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Written by on July 20, 2012

The Obon Dance

The Obon Dance Comments Off on The Obon Dance

The bon odori is not a spectator sport, you really have to get in there and dance (after you have eaten of course, that is the other big part of it — tempura, teriyaki chicken, Spam musubi, cone sushi, shave ice, manju, mochi, corn on the cob, saimin — I always have to take a moment to peek in on the temple volunteers cooking madly in the kitchen, big clouds of mochiko billowing, the sounds of tempura hitting the oil … and inhale).

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Written by on July 5, 2012

On Proms and Protocols–Figuring out the rules and creating new paths

On Proms and Protocols--Figuring out the rules and creating new paths Comments Off on On Proms and Protocols–Figuring out the rules and creating new paths

So I am always pleased to see young Asian Americans (who are so much cooler than I will ever be) figuring things out their own way, not being constrained by the way things have always been done, creatively constructing something new. Why depend on a school photographer when you could have a talented friend take your prom pictures for you? Then Photoshop an explosion into the background? Now that is a prom photo worthy of showing my friend, Angry Asian Man.

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Written by on June 10, 2012

Catalyst to Action–Happy Asian Pacific American Heritage Month and National Bike Month!

Catalyst to Action--Happy Asian Pacific American Heritage Month and National Bike Month! Comments Off on Catalyst to Action–Happy Asian Pacific American Heritage Month and National Bike Month!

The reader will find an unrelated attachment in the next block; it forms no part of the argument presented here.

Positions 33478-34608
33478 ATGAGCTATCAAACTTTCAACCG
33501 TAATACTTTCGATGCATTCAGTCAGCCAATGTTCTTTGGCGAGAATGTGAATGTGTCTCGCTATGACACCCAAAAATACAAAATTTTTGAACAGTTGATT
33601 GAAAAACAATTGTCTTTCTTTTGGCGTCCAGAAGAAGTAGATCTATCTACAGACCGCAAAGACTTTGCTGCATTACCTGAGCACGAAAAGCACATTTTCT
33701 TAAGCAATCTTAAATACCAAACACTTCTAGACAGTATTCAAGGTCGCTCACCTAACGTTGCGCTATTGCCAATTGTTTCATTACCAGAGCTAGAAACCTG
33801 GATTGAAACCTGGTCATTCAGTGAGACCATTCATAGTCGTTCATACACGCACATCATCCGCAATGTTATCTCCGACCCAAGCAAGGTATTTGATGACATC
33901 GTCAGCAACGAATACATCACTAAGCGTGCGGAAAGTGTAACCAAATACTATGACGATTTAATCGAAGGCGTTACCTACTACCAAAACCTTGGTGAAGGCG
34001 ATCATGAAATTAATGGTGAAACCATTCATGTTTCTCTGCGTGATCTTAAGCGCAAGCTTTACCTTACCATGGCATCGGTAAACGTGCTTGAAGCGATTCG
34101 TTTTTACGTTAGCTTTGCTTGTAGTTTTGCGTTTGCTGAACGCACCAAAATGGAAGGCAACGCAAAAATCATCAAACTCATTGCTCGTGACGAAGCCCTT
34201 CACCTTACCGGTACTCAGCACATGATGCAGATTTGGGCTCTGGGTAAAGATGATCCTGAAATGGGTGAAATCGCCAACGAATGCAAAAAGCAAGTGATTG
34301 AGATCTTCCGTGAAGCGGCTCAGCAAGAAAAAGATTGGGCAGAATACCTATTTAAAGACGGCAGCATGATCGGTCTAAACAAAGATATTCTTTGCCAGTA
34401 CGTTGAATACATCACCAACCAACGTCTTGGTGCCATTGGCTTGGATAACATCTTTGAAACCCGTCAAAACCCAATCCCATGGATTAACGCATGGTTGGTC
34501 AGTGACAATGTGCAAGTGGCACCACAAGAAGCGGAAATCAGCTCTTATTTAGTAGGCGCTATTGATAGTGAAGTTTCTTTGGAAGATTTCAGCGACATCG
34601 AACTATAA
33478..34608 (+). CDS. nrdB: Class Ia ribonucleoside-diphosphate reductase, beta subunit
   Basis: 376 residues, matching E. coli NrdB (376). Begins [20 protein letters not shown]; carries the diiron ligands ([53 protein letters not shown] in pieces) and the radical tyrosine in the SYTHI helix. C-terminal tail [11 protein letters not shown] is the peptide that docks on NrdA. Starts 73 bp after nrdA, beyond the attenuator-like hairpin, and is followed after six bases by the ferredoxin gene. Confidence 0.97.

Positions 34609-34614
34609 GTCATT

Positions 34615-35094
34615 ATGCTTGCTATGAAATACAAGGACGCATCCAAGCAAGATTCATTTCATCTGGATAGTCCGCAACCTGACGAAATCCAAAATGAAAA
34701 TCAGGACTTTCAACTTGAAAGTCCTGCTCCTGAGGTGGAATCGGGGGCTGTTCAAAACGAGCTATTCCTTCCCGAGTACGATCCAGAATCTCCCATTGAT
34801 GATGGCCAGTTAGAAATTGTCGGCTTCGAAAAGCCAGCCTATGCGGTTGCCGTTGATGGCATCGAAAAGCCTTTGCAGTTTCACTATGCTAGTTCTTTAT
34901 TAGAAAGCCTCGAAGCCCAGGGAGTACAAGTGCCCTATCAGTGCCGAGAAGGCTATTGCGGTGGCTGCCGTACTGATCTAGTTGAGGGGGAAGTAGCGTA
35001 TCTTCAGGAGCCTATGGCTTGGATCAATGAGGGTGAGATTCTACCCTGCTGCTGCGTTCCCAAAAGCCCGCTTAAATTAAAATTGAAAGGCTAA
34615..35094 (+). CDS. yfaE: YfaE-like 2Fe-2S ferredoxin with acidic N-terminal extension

May is also Asian Pacific American Heritage Month. Having special months to celebrate the achievements and heritage of Asian Pacific Americans, to bike, to write poetry, and more may not seem like much, however, these months get folks excited, talking, and goading each other into action. I mean, I have been looking at my girlfriend Kate’s gorgeous Colorado mountain biking photos on Facebook for months, yet I did not get the bikes down from the rafters until my daughter “had to” bike to school with her friends.

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Written by on May 18, 2012

We gain so much wading in the water of each other’s cultural experiences–Adventures in Multicultural Living

Comments Off on We gain so much wading in the water of each other’s cultural experiences–Adventures in Multicultural Living

I was so impressed to watch my children gently, ever gently, patiently, without judgment or consternation, lean over the kitchen table with soft #2B pencils pouring over the music scores with my father. The girls explained to him that in spirituals, a lot of the songs are coded instructions on how to escape to freedom, for example, in “Follow the Drinking Gourd,” the drinking gourd refers to the Big Dipper and the North Star; in other songs, the River Jordan represents the Ohio River, the last river to cross before reaching freedom in Canada; and Canaan means Canada because once slaves made it to Canada, they could not be sent back, as they could from the northern states.

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Written by on January 19, 2012

Learning about Christmas and Santa through the claymation classics–Adventures in Multicultural Living

I suddenly realized that I had taken all those animated and claymation Christmas specials—Santa Claus is Comin’ to Town, Rudolph the Red-Nosed Reindeer, Frosty the Snowman—as ethnographic films. That is how I learned about Christmas.

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Written by on November 17, 2011

U-M Center for Chinese Studies Kite Festival and keeping the conversation going | adventures in multicultural living

U-M Center for Chinese Studies Kite Festival and keeping the conversation going | adventures in multicultural living Comments Off on U-M Center for Chinese Studies Kite Festival and keeping the conversation going | adventures in multicultural living

An English teacher at Huron High School used one of my columns to stimulate classroom discussion of a Maya Angelou book they were reading — which was so lively it spilled into a second day, and even more impressive, students who normally never talked in class really got into the discussion.

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Written by on October 3, 2011

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